Malaysia has accused Myanmar of committing "genocide" against Rohingya Muslims. The bloody crackdown is quickly gaining a regional dimension.
Malaysian Prime Minister Najib Razak on Sunday called on the world to prevent an unfolding "genocide" carried out by Myanmar against Rohingya Muslims, as a vicious crackdown triggers an exodus of the persecuted ethnic minority.
"Please do something. The UN do something. The world cannot sit and watch genocide taking place," Najib told a crowd of several thousand supporters and Rohingya refugees at a rally in Kuala Lumpur.
Razak took direct aim at Nobel Peace Prize winner Aung San Suu Kyi and her new government for not doing enough as reports pour in that Myanmar's army is raping, murdering and torturing Rohingya in the western Rakhine state.
"What's the use of Aung San Suu Kyi having a Nobel Prize?" asked the leader of the Muslim majority nation. "We want to tell Aung San Suu Kyi, enough is enough ... We must and we will defend Muslims and Islam," he said, calling on the Organization of Islamic Cooperation and ASEAN, the 10-country Southeast Asia organization, to act.
Stateless and persecuted
Several thousand Rohingya have fled to Bangladesh or been internally displaced since Myanmar's army cracked down on the group following an early October border incident in which unknown militants killed nine border guards.
Myanmar's army blamed the attack on Islamist Rohingya militants and has rebuffed concerns over the subsequent crackdown as propaganda.
Myanmar's 1.1 million Rohingya make up most of the population in the region of Rakhine. They are denied citizenship and suffer from institutionalized discrimination in Buddhist-majority Myanmar despite many of them having lived in the country for generations
There have been repeated reports Myanmar's military has gang-raped women, murdered civilians and set ablaze Rohingya villages, pushing thousands of desperate people into neighboring Bangladesh. International observers, journalists and aid agencies face severe restrictions of movement while trying to verify the claims in the area. A top UN humanitarian official in Bangladesh last month accused Myanmar's army of "ethnic cleansing."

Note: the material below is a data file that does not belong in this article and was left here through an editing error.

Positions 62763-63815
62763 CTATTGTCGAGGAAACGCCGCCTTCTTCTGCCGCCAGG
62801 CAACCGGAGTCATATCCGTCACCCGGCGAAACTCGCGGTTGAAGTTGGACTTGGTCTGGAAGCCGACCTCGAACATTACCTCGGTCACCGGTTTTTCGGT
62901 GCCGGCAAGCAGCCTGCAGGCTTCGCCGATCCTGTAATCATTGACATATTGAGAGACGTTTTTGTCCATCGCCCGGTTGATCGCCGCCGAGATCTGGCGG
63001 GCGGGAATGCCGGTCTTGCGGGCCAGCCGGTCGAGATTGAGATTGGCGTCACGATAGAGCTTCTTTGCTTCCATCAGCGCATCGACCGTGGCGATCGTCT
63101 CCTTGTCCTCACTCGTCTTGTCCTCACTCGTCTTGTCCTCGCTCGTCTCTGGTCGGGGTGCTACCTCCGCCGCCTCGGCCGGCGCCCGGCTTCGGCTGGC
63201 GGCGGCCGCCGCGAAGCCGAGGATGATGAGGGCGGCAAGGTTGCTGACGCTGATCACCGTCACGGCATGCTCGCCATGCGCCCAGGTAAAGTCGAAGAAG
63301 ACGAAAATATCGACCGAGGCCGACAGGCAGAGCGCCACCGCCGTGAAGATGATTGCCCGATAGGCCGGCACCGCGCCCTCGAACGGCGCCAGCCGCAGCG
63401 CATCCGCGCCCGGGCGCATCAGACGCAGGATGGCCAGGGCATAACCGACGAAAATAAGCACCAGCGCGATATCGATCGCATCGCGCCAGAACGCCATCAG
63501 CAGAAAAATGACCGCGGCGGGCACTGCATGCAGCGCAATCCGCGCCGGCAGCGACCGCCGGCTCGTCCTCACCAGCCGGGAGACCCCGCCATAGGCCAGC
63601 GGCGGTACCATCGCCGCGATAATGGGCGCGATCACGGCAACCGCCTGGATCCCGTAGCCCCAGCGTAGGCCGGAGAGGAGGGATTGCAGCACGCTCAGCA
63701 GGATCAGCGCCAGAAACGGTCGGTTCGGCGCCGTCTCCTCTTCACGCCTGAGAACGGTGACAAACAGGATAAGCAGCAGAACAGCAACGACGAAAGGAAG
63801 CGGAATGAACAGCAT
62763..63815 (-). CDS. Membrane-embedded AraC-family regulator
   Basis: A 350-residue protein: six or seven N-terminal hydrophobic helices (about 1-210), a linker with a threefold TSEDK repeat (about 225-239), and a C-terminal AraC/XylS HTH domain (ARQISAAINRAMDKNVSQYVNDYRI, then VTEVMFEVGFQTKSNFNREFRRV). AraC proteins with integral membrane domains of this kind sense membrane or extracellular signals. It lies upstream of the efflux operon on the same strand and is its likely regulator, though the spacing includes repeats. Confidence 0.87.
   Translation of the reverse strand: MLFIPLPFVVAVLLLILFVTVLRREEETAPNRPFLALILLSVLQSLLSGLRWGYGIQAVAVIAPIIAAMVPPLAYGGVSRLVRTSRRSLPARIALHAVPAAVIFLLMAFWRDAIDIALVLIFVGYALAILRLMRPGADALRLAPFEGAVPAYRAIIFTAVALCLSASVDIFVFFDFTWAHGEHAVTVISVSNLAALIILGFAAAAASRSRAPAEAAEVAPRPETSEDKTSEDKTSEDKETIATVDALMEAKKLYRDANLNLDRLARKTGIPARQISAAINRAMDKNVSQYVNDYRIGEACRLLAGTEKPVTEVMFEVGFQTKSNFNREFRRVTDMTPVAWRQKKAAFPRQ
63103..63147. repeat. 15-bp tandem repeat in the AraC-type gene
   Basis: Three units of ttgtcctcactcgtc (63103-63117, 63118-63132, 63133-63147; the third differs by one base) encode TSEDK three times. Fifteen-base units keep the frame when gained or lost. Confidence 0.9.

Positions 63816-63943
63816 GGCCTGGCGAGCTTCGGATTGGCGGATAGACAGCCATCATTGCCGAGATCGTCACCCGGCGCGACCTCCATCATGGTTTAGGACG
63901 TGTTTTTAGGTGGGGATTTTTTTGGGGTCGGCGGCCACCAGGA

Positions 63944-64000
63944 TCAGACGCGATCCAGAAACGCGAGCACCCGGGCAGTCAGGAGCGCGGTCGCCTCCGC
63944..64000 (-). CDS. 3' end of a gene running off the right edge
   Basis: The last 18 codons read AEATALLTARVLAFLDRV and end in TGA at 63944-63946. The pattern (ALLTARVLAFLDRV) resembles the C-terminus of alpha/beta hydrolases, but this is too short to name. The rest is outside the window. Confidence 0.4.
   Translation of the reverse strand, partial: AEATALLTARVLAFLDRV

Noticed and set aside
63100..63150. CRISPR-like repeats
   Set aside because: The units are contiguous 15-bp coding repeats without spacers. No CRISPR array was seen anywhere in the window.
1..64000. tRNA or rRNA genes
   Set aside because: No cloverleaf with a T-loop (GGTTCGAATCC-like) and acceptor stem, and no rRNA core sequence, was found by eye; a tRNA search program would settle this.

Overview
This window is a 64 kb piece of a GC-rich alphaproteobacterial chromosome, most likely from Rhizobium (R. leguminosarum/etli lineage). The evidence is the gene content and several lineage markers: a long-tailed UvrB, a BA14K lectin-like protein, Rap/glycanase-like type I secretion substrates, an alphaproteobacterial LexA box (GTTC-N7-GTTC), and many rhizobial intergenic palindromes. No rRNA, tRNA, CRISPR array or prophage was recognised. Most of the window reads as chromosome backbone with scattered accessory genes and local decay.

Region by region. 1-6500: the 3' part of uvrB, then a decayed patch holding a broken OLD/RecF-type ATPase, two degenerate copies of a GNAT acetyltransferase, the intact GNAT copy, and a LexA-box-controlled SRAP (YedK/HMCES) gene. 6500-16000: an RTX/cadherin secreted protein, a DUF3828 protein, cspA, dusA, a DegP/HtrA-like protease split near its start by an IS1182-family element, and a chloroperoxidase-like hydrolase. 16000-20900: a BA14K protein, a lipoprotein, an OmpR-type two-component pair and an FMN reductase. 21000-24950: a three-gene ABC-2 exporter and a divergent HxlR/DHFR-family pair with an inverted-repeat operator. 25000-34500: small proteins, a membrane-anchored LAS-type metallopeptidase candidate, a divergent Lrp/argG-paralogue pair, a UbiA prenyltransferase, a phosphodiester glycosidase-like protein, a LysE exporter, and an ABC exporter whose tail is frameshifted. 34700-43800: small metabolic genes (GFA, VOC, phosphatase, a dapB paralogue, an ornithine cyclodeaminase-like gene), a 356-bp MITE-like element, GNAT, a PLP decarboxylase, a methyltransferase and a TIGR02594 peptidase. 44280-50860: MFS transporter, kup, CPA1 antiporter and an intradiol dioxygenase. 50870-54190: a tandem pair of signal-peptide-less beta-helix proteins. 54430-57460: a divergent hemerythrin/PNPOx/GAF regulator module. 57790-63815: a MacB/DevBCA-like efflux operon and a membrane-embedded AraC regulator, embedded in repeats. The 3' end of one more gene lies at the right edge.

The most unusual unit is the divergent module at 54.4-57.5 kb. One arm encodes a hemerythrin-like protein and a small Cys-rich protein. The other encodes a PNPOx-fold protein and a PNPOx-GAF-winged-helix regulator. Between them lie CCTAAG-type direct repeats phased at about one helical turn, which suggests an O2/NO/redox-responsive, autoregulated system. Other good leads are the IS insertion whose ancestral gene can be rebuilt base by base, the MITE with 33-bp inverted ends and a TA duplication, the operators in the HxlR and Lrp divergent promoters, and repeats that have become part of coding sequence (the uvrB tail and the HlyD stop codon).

Tensions rising in Southeast Asia
The Rohingya issue has been a major test for Suu Kyi's new administration following decades of military rule. Her unwillingness or inability to do anything about the unfolding atrocities has garnered international criticism that she has done too little to address the plight of the Rohingya communities. But there is also recognition that her administration is somewhat limited given that the army still holds ministries responsible for security.
Systemic discrimination and previous bouts of intercommunal violence between Myanmar's Buddhists and Rohingya sent waves of refugees to neighboring countries. There are more than 50,000 Rohingya in Malaysia, where critics point out that they face discrimination and live on the margins of society.
An Indonesian protester in Jakarta last month holds a sign calling for an end to "ethnic cleansing" of Rohingya
Some observers say Razak is using the Rohingya issue to distract attention from a financial corruption scandal.
Myanmar's treatment of the Rohingya has gained a regional dimension as Indonesia and Bangladesh also call on the international community to take action. Several protests have been held in Indonesia, and last weekend authorities there arrested two militants allegedly planning an attack on Myanmar's embassy in Jakarta. Over the past several years, the treatment of the Rohingya has become a major issue across the Islamic world.
Earlier this week, the United States' top diplomat for East Asia, Daniel Russel, warned that continued violence against the Rohingya threatened to incite jihadist extremism in Myanmar and neighboring Bangladesh. He also urged Malaysia and Indonesia to avoid stoking religious passion over the issue by organizing protests.
cw/jlw (AFP, AP, dpa)